New Delhi– Featuring the works of five Indian master artists – Jamini Roy, Sakti Burman, Krishen Khanna, Paresh Maity, and Thota Vaikuntam – the exhibition pays homage to all expressions that are beautiful and unchanging in a world of constant change, regardless of the style and genre represented by the artist. The exhibition of paintings celebrates various styles that bring out vivid expressions of human life and mind, ranging from figuration to abstraction.
All year long, India is alive with festivities and celebrations, and it is deeply rooted in cultural traditions, whether in music, literature, performing, or visual arts. Realm III, brings the vibrancy and joy of Indian visual arts through the works of artists who laid the groundwork for Indian arts.
Krishen Khanna, KK-0006, ‘Skipping Girl’
The common thread running through the selection is playfulness, with each artist imbuing his work with joyful intent. “India’s artscape stretches back over millennia with a lexicon that has always adapted and changed but of which aesthetic considerations have remained constant. A country that loves its festivities and colours and is rooted in cultural traditions finds expression through its music, dance, literature and art,” says Tripat K Kalra, Founder-Director, Gallerie Nvya.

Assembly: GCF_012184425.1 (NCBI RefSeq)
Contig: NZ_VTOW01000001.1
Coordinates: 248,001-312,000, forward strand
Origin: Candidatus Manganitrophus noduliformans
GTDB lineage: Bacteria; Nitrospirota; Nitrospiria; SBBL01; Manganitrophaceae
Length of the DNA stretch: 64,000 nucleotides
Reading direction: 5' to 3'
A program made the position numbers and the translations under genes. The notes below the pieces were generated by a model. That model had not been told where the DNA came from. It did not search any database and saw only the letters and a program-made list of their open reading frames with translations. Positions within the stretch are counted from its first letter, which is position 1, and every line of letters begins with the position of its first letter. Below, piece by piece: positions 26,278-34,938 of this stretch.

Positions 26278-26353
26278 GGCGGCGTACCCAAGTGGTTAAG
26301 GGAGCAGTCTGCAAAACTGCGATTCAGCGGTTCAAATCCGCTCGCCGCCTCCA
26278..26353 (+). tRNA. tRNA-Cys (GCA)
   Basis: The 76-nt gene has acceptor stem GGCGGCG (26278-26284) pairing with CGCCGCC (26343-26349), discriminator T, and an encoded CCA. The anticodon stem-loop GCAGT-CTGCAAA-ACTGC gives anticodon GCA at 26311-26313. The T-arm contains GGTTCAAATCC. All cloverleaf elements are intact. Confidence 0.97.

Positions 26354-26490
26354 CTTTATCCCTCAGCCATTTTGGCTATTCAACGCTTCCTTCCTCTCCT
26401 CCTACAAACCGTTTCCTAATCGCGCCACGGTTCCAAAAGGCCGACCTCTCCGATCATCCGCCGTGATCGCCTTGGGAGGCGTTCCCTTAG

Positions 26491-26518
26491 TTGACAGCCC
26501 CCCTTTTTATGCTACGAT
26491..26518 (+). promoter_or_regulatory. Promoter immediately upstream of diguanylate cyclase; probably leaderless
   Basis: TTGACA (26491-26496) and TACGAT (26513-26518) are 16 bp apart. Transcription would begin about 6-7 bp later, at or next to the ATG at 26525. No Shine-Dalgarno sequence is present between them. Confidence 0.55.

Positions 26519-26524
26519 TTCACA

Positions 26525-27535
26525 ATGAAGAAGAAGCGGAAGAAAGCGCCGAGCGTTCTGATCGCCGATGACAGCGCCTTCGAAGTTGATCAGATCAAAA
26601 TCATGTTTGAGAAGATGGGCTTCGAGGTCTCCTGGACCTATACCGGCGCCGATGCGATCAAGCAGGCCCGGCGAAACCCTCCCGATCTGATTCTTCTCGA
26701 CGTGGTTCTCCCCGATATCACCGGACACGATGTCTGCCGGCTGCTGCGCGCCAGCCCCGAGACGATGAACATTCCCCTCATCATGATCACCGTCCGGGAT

Canvases by Jamini Roy, one of India’s most prominent artists born in the nineteenth century, are included in the exhibition. The works on display demonstrate Kalighat’s influences on his art. The exhibition contains works that bear witness to Roy’s heralding of a new era in Indian Modern art history, with a strategic denial of its modern traces.
Paintings by veteran artist Sakti Burman, whose works inhabit ancient tales of country romances, enchanting maidens, flautists, exotic flowers, and birds, where all creatures dwell in harmony – in a state of dreamlike reality – will also be on display.
Sakti Burman, SB-0010, Arlequin
Krishen Khanna (b. 1925), another of India’s senior artists and a living Progressive Artists Group member, is also exhibiting his works at the show, in which viewers can recognise Khanna’s portrayal of himself. Sensitive in handling, he spontaneously and exuberantly transfers his observations onto the canvas, while retaining the representational element of his subject. His use of colour and expressionist brushwork elevates the everyday to the sublime. (IANS)